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Mostly Autumn - The Last Bright Light  CD (album) cover

THE LAST BRIGHT LIGHT

Mostly Autumn

 

Prog Folk

4.01 | 168 ratings

From Progarchives.com, the ultimate progressive rock music website

Tony Fisher
Prog Reviewer
5 stars I did not think that Mostly Autumn could ever top The Spirit Of Autumn Past, but they may have done so with this album. It's hard to define their style: they have smatterings of Renaissance or Capercaillie in the beautiful female vocals and folky style, the guitar solos and keyboards can sound like Floyd or Marillion and they use flute like Camel, Tull or early Genesis. Many of their songs have a slightly otherworldly feel about them as if they were inspired by Lord of the Rings. This album introduces a new rhythm section with Andy Smith on bass and Jonathan Blackmore on drums; talented musicians who play their part in full.

They kick off with a short reprise of the pipes at the end of The Gap Is Too Wide from the previous album called Just Moving On, then go into we Come And We Go, a gentle slow song with some fine guitar and a theme of human mortality, sung by Bryan Josh in his rather lazy, deep voice. Birdsong leads into Half The Mountain, another truly beautiful Josh song about loss (the death of his father?) culminating in a short but delightful guitar solo. Eyes Of The Forest introduces the voice of Heather Findlay, the finest female vocalist in prog. The song is a gentle song about environmental destruction, beautifully backed by acoustic guitar, flute and cello.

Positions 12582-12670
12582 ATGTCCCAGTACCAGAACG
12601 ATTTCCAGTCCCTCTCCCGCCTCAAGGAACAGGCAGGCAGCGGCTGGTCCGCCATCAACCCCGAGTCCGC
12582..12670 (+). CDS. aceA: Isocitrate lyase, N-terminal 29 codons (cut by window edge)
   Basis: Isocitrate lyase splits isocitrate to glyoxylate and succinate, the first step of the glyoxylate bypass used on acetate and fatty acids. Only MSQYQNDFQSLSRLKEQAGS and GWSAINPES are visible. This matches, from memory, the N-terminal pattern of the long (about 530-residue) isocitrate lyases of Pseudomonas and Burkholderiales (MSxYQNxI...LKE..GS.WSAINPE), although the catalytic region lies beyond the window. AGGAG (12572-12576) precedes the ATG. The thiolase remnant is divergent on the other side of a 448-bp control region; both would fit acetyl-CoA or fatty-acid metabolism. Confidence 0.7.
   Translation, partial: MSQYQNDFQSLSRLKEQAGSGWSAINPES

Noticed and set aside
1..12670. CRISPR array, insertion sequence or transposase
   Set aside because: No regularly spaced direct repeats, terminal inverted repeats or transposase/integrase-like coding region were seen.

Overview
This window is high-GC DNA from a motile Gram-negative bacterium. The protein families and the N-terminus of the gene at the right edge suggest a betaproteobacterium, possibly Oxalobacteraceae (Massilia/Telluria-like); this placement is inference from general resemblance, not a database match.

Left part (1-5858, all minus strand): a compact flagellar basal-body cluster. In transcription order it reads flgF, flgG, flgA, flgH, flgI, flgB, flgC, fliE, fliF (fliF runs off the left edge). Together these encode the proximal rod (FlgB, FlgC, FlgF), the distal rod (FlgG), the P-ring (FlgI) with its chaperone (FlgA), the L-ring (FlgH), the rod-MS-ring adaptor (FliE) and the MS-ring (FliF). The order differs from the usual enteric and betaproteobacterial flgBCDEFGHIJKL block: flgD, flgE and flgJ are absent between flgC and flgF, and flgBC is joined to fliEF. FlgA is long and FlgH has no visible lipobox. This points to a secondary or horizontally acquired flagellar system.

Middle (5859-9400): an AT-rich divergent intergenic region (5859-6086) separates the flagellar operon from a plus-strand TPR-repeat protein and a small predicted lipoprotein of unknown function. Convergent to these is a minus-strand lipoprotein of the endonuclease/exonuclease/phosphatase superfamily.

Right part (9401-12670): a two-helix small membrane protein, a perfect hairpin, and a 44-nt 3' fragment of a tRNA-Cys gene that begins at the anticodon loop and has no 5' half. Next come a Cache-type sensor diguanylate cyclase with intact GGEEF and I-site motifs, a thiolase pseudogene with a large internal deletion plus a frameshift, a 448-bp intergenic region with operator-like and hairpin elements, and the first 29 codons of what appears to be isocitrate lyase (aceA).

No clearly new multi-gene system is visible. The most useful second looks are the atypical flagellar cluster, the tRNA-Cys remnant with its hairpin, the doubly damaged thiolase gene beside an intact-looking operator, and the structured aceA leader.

Then it's full tilt into concert favourite The Dark Before The Dawn, with Angela Goldthorpe's flute and Iain Jennings keyboards driving Josh's vocals along until a brilliant guitar solo takes over. Hollow is another slow haunting song, reminiscent of Evergreen on the last album, and sung equally well by Heather Findlay with Jennings providing some masterful keyboards.

Prints In The Stone is folky, featuring some lovely low whistle and vocals by Liam Davison, then into the title track, which after a folky start changes into a full blown 8 minute epic with fine keyboards and a guitar solo of epic proportions. Never The Rainbow lets Heather Findlay really let rip and has a sing along chorus and majestic keyboards, ending in another lightning guitar solo. Shrinking Violet is another exquisitely beautiful Findlay song about loneliness and the fear of taking chances and the vocal harmonies are perfection.

Helms Deep is a fast folky instrumental, at first full of acoustic guitars, flute and recorders but then introducing a Hammond solo of Emersonian proportions along with battle noises and pipes before a final guitar solo. Which Wood? is a classical sounding Goldthorpe piece with flute and acoustic guitar backed with bodhran and harpsichord. Mother Nature is a complex 12 minute Josh epic which is mostly slow but has an exciting fast section with thunder and some fine keyboards and a gentle but melodic guitar solo at the end.

This album has quickly (I've had it just 3 weeks and it's not been off my CD player) joined a very small but select band (Argus, The Snow Goose, The Tain) with which I can find no fault, no way of improving it. 5* is not adequate for such a work of genius but will have to suffice. An utterly essential masterpiece and the best album recorded since 1975.

Tony Fisher | 5/5 |

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